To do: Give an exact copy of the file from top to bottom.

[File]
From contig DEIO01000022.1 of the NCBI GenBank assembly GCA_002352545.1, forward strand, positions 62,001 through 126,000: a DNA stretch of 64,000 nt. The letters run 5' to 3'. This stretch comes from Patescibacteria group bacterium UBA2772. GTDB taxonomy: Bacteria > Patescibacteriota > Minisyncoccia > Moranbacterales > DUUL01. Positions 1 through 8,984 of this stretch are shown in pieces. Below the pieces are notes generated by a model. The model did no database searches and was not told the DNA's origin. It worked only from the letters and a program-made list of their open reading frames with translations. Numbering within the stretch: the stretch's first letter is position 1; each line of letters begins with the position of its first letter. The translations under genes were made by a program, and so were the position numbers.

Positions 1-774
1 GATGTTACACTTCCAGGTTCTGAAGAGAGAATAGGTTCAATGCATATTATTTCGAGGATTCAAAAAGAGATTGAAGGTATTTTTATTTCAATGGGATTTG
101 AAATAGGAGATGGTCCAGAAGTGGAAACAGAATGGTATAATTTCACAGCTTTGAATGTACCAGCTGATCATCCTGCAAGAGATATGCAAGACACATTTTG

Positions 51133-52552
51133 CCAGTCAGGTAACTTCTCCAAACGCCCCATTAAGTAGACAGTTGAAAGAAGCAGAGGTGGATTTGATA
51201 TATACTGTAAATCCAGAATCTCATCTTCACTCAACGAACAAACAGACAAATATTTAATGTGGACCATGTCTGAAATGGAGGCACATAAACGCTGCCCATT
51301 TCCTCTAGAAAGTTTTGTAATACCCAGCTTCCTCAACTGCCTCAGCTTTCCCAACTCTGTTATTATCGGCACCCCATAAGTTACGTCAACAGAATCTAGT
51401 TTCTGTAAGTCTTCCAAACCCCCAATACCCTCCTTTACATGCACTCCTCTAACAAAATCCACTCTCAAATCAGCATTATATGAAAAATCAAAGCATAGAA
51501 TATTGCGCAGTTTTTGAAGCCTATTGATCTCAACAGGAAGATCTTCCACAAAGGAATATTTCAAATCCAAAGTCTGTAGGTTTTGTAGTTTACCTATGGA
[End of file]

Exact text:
From contig DEIO01000022.1 of the NCBI GenBank assembly GCA_002352545.1, forward strand, positions 62,001 through 126,000: a DNA stretch of 64,000 nt. The letters run 5' to 3'. This stretch comes from Patescibacteria group bacterium UBA2772. GTDB taxonomy: Bacteria > Patescibacteriota > Minisyncoccia > Moranbacterales > DUUL01. Positions 1 through 8,984 of this stretch are shown in pieces. Below the pieces are notes generated by a model. The model did no database searches and was not told the DNA's origin. It worked only from the letters and a program-made list of their open reading frames with translations. Numbering within the stretch: the stretch's first letter is position 1; each line of letters begins with the position of its first letter. The translations under genes were made by a program, and so were the position numbers.

Positions 1-774
1 GATGTTACACTTCCAGGTTCTGAAGAGAGAATAGGTTCAATGCATATTATTTCGAGGATTCAAAAAGAGATTGAAGGTATTTTTATTTCAATGGGATTTG
101 AAATAGGAGATGGTCCAGAAGTGGAAACAGAATGGTATAATTTCACAGCTTTGAATGTACCAGCTGATCATCCTGCAAGAGATATGCAAGACACATTTTG

Positions 51133-52552
51133 CCAGTCAGGTAACTTCTCCAAACGCCCCATTAAGTAGACAGTTGAAAGAAGCAGAGGTGGATTTGATA
51201 TATACTGTAAATCCAGAATCTCATCTTCACTCAACGAACAAACAGACAAATATTTAATGTGGACCATGTCTGAAATGGAGGCACATAAACGCTGCCCATT
51301 TCCTCTAGAAAGTTTTGTAATACCCAGCTTCCTCAACTGCCTCAGCTTTCCCAACTCTGTTATTATCGGCACCCCATAAGTTACGTCAACAGAATCTAGT
51401 TTCTGTAAGTCTTCCAAACCCCCAATACCCTCCTTTACATGCACTCCTCTAACAAAATCCACTCTCAAATCAGCATTATATGAAAAATCAAAGCATAGAA
51501 TATTGCGCAGTTTTTGAAGCCTATTGATCTCAACAGGAAGATCTTCCACAAAGGAATATTTCAAATCCAAAGTCTGTAGGTTTTGTAGTTTACCTATGGA